Dark Creatures is the first battle theme in the game, and gives us a taste of what combat sounds like. The whole piece is one magnificent flowing crescendo from beginning to end. The essentials of strings and piano slowly build until the winds and brass come in at 20 seconds. By 50 seconds the background strings are sharp and the melody plays ever stronger, but we aren’t done rising yet. That happens at 1:20, when the final part of the song blasts onto the scene. This non-looping version then eases off on the gas towards the ending. The melody is actually fairly simple and repetitive, but it really works for the flowing sound and gradual crescendo. It’s a stirring but slightly subdued fight theme well-suited to the game.
There’s no relevance to this image. We’d just gone several paragraphs without ridiculously intense visual beauty and I thought I’d remedy that.
If I had to pick a song almost as fantastically beautiful as Aurora’s Theme, it’d be Pilgrims on a Long Journey. The whole piece is a superbly executed example of rubato, tempo speeding up and slowing at will. It takes its sweet time building up, taking a full minute for the cello and other harmonies beyond light strings to show. The melody is exactly the type of thing I’d expect to play while wandering through a massive watercolor painting. It’s an ethereal and emotional sound that emphasizes the space between notes with lots of reverb. For a lonely, picturesque journey, it’s a perfect fit.
Jupiter’s Lightning is the first song on this list that comes right out of the gate firing all cylinders. This isn’t another thoughtful contemplation of peace and beauty, this is a fight. The short sharp strings mete out of merciless melee melody accompanied by harsh yet harmonious horns. Despite this, the song still fits with the general tone of the game. The different portions of the song seamlessly blend into one another, and occasionally the intrusion of airy flute or slow waves of strings temper the raging fire of the main melody. This one is a lot of fun.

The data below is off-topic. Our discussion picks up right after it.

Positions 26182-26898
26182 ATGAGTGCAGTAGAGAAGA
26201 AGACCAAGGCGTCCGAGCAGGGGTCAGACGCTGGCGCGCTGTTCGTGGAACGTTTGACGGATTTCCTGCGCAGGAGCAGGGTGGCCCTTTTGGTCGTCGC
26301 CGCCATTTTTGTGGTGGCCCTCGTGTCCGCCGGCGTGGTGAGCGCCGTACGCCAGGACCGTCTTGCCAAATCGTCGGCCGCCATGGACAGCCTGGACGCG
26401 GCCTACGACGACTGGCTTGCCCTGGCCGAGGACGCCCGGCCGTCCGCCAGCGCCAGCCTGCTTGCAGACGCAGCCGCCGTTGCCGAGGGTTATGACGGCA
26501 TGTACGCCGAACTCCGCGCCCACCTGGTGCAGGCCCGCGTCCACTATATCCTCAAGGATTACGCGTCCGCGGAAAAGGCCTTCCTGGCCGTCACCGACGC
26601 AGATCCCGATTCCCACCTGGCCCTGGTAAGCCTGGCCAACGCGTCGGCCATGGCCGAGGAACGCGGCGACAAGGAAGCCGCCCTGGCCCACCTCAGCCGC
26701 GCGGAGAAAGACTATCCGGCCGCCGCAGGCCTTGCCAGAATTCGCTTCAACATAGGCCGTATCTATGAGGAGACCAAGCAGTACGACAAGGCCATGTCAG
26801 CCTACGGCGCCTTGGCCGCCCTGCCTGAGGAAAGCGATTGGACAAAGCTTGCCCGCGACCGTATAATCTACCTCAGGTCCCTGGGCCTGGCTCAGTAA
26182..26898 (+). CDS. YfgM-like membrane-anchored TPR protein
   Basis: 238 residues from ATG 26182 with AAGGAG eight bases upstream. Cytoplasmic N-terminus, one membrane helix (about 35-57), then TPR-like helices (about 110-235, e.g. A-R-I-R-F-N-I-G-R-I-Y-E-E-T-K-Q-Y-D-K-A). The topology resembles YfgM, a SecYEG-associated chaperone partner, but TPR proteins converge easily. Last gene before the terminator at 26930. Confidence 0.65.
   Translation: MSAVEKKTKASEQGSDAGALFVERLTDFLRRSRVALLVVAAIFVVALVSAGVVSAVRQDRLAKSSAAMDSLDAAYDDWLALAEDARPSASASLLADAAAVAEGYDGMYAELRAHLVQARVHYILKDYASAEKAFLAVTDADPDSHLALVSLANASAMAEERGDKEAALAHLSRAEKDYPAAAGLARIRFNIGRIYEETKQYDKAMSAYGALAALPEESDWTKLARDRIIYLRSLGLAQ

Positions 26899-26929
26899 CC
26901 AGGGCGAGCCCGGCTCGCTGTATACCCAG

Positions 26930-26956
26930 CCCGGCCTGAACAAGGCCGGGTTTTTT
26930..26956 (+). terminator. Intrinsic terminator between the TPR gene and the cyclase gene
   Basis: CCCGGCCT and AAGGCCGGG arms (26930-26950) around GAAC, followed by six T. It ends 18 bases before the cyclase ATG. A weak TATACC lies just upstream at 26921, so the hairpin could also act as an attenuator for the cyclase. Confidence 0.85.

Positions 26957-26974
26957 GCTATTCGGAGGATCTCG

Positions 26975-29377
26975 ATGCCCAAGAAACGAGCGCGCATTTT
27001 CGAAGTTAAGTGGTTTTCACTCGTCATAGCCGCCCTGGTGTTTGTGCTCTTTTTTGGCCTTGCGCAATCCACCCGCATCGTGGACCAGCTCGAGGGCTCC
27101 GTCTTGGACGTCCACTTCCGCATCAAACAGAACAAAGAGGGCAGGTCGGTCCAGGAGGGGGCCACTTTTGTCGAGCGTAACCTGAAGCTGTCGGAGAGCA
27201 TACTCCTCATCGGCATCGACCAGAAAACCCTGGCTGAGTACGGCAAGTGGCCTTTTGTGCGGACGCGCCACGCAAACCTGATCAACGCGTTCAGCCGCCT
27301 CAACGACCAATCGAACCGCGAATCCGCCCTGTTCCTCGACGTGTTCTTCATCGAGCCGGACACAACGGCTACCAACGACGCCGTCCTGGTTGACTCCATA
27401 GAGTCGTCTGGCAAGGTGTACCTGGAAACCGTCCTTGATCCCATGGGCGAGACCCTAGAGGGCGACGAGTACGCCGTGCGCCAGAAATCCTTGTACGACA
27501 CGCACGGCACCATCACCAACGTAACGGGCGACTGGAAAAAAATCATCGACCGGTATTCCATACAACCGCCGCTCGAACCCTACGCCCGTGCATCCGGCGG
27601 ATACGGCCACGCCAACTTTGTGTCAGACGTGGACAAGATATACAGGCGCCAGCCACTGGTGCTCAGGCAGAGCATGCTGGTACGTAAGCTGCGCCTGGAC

Continuing the pattern of alternating between atmosphere and combat, we have Down to a Dusty Plain. As always we have the trifecta of strings, winds and piano, but this one shows a bit of contrast by being more upbeat than the other out-of-combat songs. The flute plays a more prominent role, the background guitar is more prominent, and the pace is brisker. It maintains that consistently airy and flowing sound from the rest of the score, but shows that we’re capable of differing tones along the way.
I knew from the start that I would end on Metal Gleamed in the Twilight. There are several boss themes in the game, but this is far and away my favorite. Those first 10 seconds alone are an excellent way to start a climactic battle. Frantic strings and horns skip up and down as an underlying intensity builds to a thunderous crash of cymbals at around 50 seconds. Sharp snare drums contrast with flowing strings until the tempo slows down at 1:30. Though the next two thirds of the song have their share of great segments, I really do love that opening. The song works a string section like no other and all the elements come together marvelously. I wish I could say why more clearly, but at this point my powers of descriptive metaphor are already starting to wane. Since I don’t have time to sacrifice another goat to the gods of blog writing it’s time we wrapped up.